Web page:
Is It Bad to Co-Sign a Loan with Someone Who Has Bad Credit?

Cosigning a loan means that you will be paying off someone’s loan if he or she fails to make payments for any reason. People often look for a cosigner when they cannot get approved for a loan of a specific amount. Though helping someone you care about through their financial difficulties is a kind and very generous act, it can become a risky venture in the event that the borrower doesn’t follow through with the terms.

With that said, this can be a beneficial set-up for the borrower and a risk-free one for the cosigner if all parties follow through with the terms agreed upon.

As a cosigner, you enter into an agreement where you take on a loan together with the borrower, and therefore become 100% responsible for whatever debt there may be. Until the debt is completely paid off, any monthly payments and/or interest are expected to be paid in a timely manner. With this, there is a potential risk for the cosigner—the lender did not have the confidence in the primary loaner, hence not granting him or her the loan in the first place.

A borrower may need a cosigner if his or her credit score isn’t high enough for the lender, which may suggest to the lender that the borrower had taken out a loan in the past, but failed to pay them on time. Lenders may also look at whether or not the borrower has sufficient income to assess if he or she will have enough money to repay the loan. If either of these factors is deemed insufficient (lenders often have different criteria for loans), then the borrower may not be approved of a loan.

But the risks that come with being a cosigner may not be worth the potential trouble. Let’s say the worst-case scenario happens, and the borrower fails to make a payment. The first thing to consider is whether or not you are able to cover the loan, since you are legally expected to take care of the payments now. It does not matter why the borrower can’t make payments; the lender will not take that into consideration, and come to you—the cosigner—for the money.

The biggest risk you take on, though, is damaging your credit. If the loan doesn’t get repaid as was initially agreed upon, both your credit score and the borrower’s credit score will be lowered. A low credit score can affect your life in a number of ways, including reducing your ability to take out a loan or rent an apartment, and even giving you trouble with landing a job. Learn more about what a bad credit score might mean for you.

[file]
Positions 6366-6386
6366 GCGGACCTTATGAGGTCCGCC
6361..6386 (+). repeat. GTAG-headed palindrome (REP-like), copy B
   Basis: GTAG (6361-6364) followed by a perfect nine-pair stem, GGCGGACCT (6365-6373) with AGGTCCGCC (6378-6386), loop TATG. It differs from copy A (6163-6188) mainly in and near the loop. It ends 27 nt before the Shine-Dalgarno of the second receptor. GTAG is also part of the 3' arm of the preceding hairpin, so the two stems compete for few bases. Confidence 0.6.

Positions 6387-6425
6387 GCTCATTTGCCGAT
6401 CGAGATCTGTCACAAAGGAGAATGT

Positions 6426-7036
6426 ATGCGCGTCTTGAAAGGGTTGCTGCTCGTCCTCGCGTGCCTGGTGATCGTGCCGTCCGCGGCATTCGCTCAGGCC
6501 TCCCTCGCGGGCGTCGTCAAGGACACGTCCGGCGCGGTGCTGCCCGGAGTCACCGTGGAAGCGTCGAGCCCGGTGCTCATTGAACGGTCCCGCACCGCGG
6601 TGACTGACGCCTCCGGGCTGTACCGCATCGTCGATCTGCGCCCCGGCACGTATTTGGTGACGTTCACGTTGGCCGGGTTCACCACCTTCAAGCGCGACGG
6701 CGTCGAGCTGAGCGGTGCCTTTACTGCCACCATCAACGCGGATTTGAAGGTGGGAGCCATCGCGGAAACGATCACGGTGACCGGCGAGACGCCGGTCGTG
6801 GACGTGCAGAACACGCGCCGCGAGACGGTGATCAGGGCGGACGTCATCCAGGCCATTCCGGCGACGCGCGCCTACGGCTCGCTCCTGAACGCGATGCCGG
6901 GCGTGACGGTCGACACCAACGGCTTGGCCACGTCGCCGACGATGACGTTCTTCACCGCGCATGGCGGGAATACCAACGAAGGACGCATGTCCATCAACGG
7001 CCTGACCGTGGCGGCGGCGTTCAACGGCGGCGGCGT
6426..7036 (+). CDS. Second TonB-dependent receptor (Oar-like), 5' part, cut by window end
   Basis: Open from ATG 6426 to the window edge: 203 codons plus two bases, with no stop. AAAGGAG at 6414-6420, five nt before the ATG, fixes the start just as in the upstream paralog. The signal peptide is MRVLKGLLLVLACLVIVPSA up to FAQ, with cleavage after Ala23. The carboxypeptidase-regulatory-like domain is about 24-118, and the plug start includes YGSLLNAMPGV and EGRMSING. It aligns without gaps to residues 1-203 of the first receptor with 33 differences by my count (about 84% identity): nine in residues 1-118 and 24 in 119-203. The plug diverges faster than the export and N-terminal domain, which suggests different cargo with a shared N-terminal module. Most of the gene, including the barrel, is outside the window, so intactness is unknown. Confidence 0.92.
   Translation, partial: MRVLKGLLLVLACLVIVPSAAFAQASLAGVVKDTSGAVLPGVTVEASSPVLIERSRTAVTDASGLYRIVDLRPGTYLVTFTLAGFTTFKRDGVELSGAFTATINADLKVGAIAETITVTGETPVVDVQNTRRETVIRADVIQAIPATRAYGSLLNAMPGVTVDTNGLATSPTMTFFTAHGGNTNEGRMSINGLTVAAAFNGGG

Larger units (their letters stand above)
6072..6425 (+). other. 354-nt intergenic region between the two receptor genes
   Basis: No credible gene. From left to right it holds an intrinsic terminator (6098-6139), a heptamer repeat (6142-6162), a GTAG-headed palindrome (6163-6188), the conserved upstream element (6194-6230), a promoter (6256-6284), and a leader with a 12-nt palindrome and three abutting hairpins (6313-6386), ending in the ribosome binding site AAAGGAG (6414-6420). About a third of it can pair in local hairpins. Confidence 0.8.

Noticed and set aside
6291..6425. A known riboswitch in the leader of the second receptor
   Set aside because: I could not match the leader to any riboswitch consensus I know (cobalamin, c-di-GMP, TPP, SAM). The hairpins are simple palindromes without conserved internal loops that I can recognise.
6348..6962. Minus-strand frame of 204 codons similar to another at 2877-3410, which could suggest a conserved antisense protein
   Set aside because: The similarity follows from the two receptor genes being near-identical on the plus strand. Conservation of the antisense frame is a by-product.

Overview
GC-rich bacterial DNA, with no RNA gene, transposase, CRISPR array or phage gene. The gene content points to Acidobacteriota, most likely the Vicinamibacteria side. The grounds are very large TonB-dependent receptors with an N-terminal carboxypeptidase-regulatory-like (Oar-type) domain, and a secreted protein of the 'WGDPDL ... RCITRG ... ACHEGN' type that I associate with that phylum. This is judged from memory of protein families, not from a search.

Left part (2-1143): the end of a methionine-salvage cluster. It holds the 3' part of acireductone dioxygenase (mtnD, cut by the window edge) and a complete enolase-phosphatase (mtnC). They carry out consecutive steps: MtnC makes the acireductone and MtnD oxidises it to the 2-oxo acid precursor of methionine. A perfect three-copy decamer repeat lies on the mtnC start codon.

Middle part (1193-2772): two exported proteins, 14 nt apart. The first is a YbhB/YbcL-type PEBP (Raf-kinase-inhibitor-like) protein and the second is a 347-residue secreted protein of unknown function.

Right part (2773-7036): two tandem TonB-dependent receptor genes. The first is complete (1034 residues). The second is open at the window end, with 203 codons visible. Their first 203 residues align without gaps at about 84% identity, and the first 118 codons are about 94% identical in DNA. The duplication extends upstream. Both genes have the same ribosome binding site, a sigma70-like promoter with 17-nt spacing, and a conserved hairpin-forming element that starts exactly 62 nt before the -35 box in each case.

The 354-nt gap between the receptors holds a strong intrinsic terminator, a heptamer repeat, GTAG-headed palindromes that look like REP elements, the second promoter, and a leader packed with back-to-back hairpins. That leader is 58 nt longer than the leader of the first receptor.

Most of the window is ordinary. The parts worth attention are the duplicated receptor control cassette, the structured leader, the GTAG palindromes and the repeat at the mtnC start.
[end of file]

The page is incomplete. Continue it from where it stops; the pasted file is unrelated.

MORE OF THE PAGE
In certain situations, a cosigner may be released from his or her responsibilities. Some lenders might allow the cosigner to be released once a certain number of payments are made on time, and a credit check confirms that the cosigner is able to handle the loan on their own.


As a borrower, be very sure that you actually need a cosigner before you ask someone to take on this financial responsibility with you. Assess your finances thoroughly and do the math to see if your income can meet the loan payments and the length of the loan. Also evaluate your job situation to better understand whether or not you expect to be working at the same place over the course of the loan. Making payments should be your utmost priority; your cosigner is doing you a favour after all.

Whenever entering into any sort of loan agreement, ensure that all parties fully understand the terms and conditions of the loan. Since it can be risky to act as someone’s cosigner, be sure the borrower is someone you trust. A family or friend is often a safe bet, but there are things to consider before you commit. The good thing about being a cosigner is that you can potentially help this borrower avoid higher interest loans and from further damaging their own credit.

In the event that you’re having trouble managing your finances and maintaining a positive credit score, urLoan can help you rebuild your credit and regain financial health sooner through our loans. Our approvals are based on employment and verifiable income, unlike any other traditional means of credit score used by such institutions as banks, or taking security on your assets.

Learn more about how urLoan can help you with loans and call us at 1-855-723-5626.

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